The Young Mathematicians Symposium of the Greater Region 2020, hosted this year by the Technische Universität Kaiserslautern, will take place virtually Sept. 14 to 16. Graduate students and postdoctoral researchers are invited to register for free, and slots are still open for participants to present their research.
A mathematics conference organized by graduate students, for graduate students, is going virtual this year due to the coronavirus pandemic. The Young Mathematicians Symposium of the Greater Region 2020 will bring together master’s and Ph.D. students in a wide range of mathematics and computer sciences to share their research and connect with their peers.
“We were looking forward to meeting in person in Kaiserslautern,” says Jayantha Suranimalee, a Ph.D. student at Technische Universität Kaiserslautern (TUK) who is helping to organize the symposium. “However, the virtual platform will now allow us to include more participants from more places. We expect some excellent talks and are working hard to ensure the symposium is still very interactive.”
The annual symposium began in 2018 and has quickly grown. Participants largely come from the universities in the Greater Region, which includes TUK, Trier University and Saarbrücken University in Germany; Université de Lorraine in France; University of Luxembourg; and University of Liège in Belgium. However, the symposium is open to any graduate student or postdoctoral researcher interested in participating, and has attracted participants from universities beyond the region.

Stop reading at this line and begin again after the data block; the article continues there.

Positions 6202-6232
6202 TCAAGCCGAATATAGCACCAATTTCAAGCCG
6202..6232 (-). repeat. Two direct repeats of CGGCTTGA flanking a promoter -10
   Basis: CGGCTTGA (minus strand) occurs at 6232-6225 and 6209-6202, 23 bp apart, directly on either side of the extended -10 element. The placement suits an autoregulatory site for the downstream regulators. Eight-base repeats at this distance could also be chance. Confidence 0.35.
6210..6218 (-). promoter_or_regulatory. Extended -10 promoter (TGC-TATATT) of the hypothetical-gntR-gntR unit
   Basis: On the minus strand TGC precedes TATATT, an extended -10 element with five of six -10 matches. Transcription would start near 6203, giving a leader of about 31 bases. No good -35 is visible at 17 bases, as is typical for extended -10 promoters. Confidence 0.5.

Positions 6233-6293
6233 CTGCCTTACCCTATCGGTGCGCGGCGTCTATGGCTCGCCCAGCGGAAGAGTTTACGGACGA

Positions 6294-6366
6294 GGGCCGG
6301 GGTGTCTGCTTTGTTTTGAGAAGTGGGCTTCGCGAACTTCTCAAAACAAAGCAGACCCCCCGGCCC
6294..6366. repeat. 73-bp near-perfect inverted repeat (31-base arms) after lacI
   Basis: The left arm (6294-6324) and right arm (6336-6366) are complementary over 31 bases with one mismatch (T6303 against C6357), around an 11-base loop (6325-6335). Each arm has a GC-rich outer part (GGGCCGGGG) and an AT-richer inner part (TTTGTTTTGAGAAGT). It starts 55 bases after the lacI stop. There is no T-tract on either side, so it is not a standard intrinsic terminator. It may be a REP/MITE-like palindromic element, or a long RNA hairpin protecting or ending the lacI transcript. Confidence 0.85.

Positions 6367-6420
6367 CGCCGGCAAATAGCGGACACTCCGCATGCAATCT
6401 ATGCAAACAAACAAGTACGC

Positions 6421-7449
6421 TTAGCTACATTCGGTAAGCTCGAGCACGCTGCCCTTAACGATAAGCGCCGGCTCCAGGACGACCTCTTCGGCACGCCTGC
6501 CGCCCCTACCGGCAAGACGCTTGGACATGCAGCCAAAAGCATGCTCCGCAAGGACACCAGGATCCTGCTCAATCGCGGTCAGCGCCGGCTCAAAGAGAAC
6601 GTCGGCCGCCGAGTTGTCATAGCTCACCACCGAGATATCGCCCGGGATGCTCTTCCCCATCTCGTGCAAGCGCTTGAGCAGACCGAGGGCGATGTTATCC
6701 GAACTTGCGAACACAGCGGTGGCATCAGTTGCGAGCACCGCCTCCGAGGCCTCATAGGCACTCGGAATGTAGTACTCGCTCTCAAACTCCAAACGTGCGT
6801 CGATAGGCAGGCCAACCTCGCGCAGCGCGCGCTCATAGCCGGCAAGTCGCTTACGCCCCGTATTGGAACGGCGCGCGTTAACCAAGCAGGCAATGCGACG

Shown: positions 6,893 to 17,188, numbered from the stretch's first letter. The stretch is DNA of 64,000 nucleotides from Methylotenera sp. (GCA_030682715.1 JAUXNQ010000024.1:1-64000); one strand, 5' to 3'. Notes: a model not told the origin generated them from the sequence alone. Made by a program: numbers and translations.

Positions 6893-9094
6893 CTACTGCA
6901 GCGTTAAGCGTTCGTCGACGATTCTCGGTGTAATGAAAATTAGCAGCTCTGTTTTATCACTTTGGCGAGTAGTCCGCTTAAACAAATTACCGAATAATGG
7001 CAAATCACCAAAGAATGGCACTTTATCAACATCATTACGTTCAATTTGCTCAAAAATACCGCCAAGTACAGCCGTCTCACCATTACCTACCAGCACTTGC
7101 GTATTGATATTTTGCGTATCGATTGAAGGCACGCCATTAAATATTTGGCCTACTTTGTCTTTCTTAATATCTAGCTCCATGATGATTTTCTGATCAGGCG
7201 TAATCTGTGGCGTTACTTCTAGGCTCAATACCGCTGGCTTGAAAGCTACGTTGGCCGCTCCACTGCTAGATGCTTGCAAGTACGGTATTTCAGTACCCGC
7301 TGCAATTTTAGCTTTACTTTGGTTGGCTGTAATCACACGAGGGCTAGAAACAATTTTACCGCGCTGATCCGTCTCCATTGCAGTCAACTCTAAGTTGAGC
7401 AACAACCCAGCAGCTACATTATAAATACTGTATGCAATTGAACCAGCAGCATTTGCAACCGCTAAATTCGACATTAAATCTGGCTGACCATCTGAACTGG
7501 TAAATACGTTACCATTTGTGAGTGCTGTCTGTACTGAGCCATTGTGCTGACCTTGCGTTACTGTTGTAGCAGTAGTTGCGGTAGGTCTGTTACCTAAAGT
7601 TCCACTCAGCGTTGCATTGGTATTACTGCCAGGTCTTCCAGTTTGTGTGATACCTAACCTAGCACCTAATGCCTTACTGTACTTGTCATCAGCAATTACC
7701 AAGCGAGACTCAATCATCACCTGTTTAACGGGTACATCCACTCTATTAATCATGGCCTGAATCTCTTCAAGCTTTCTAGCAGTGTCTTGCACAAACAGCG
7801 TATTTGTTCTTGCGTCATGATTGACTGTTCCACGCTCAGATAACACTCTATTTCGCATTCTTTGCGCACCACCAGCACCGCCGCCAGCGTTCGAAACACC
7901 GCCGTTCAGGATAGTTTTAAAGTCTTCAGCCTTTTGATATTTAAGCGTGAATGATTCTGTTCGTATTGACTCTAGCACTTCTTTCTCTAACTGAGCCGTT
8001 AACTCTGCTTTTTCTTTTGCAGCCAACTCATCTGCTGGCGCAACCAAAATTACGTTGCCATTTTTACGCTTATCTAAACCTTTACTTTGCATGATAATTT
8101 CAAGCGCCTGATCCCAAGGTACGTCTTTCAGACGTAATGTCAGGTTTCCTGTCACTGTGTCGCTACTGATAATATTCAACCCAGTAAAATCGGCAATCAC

“It’s really beneficial to connect with students from other universities,” Suranimalee says. “Building a strong network early in our research careers is important. When we know what others are working on, we can find ways to collaborate or share opportunities with each other.”
The conference is entirely student-run and focused, and meant to have an informal, low-pressure, and friendly atmosphere. All presentations are by students or early career researchers, and talks are selected by a committee of students. Most all logistics are handled by the student committee, with some administrative support from the host institution.
“It’s very impressive for students to organize a complete conference like this,” says Dr. Falk Triebsch, who heads TUK’s Graduate School of Mathematics. “It is an excellent learning experience for the students, many of whom will go on to become researchers and professors.”
This year, the organizers had planned several activities around TUK, including a tour of the nearby Fraunhofer Institute, hiking in the Palatinate Forest, and a pub crawl in Kaiserslautern. Of course, with the COVID-19 pandemic, these activities had to be canceled. Suranimalee says she is disappointed that they can’t provide the full conference experience, but that they are investigating digital options to facilitate interaction between participants, including online coffee breaks, forums and Q&A sessions.
Students who wish to present their research in any mathematical field, which can include some computer science, must submit their abstract for consideration by August 7. Registration is free. Deadline to register is August 24. Talks will be held in English. For further information and registration, please go to: https://www.mathematik.uni-kl.de/opt/ymsgr2020